A colleague of mine recently told me of an encounter with a new elderly patient referred to her practice. What was most striking was the medication list that included
four three different benzodiazepines and one TCA: valium, halcion, lorazepam, and doxepin.
For those non-clinician’s reading this blog, this drug regimen is something that I would expect to see in Charlie Sheen’s medicine cabinet, not a frail elderly patient. Few if any physicians would ever contest that this particular cocktail of drugs is widely inappropriate to prescribe to pretty much any adult. The risks though of even one of these drugs are only magnified in elderly adults who are far more susceptible to adverse effects including delirium and falls. Yet this type of inappropriate prescribing continues.
The American Geriatrics Society (AGS) is hoping to help influence this type of behavior with a newly released 2012 Updated Beers Criteria for Potentially Inappropriate Medication (PIM) Use in Older Adult. This document and the website that is associated with the updated Beers criteria is a wealth of both clinical and teaching resources, so I encourage you all to check it out the AGS website. On it you can find:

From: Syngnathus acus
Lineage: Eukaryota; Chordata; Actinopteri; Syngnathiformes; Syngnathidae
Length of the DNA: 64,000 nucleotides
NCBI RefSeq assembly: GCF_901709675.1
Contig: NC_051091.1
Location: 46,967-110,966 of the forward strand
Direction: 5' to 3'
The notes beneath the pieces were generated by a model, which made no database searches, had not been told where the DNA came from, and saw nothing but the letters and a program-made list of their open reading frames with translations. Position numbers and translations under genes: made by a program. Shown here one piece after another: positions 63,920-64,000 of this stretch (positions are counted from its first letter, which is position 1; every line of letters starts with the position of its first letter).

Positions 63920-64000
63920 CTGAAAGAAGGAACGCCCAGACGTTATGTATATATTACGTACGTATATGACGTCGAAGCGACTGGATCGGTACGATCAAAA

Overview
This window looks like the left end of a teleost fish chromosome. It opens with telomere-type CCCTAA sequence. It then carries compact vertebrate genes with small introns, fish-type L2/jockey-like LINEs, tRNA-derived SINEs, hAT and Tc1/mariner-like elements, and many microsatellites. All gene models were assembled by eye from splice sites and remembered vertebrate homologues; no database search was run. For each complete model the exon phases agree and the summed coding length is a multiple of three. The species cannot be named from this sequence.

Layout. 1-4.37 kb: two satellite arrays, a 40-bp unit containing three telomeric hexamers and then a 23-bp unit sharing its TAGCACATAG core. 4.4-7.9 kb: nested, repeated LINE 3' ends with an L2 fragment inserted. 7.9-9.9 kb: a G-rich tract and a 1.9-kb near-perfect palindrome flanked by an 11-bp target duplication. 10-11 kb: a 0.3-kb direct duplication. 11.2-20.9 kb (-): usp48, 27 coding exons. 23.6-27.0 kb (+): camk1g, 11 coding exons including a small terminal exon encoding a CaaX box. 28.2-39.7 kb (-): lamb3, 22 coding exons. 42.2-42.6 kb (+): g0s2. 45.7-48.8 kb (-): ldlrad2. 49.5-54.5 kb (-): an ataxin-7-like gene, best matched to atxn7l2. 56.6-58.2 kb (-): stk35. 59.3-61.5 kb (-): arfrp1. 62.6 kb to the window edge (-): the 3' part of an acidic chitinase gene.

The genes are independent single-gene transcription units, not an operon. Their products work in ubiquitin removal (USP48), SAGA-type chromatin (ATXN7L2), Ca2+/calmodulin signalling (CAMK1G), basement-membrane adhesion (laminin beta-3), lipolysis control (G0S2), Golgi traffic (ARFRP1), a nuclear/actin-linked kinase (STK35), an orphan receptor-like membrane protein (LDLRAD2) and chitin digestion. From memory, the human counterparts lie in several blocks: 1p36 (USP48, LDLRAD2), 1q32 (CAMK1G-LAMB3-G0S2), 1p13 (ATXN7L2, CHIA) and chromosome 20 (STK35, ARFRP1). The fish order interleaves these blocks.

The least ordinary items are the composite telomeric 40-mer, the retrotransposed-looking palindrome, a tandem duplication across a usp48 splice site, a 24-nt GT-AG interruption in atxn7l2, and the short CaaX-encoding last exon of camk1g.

- The American Geriatrics Society Updated Beers Criteria
- Criteria & Evidence Tables (if you click on the citation in the table it will open up more detailed evidence)
- Clinical and educational tools like the Beers Criteria Pocket Card and patient handouts
Updated Beers Goes After the Insulin Sliding Scale
I do want to highlight one of my favorite new additions to the 53 medications and classes of medications listed as potentially problematic – the insulin sliding scale.
Yes, the venerable insulin sliding scale is on the chopping block thanks to this new Beers criteria. I say good riddance. It doesn’t really make much sense why one would really ever use a sliding scale as pre-meal blood glucose readings are not really a predictor of the insulin needed now, rather they reflect the appropriateness of the dose given before the previous meal (plus any long acting agents). Despite this, an overwhelming amount of diabetic nursing home patients remain on sliding scale insulin. A much better alternative is initiating basal insulin first and advancing to basal-prandial insulin replacement, if needed.
The new Beers criteria gives a STRONG recommendation to avoid, as there is a “higher risk of hypoglycemia without improvement in hyperglycemia management regardless of care setting.”
The GeriPal Challenge
So in honor of the new Beers criteria, I’m asking all the GeriPal readers to submit their craziest medication cocktails that they have seen in the comment section of this blog post. As always, please do not include any information that may identify any particular patient. Also, please comment if you have a favorite (or least favorite) part of the updated Beers criteria.
By: Eric Widera (@ewidera)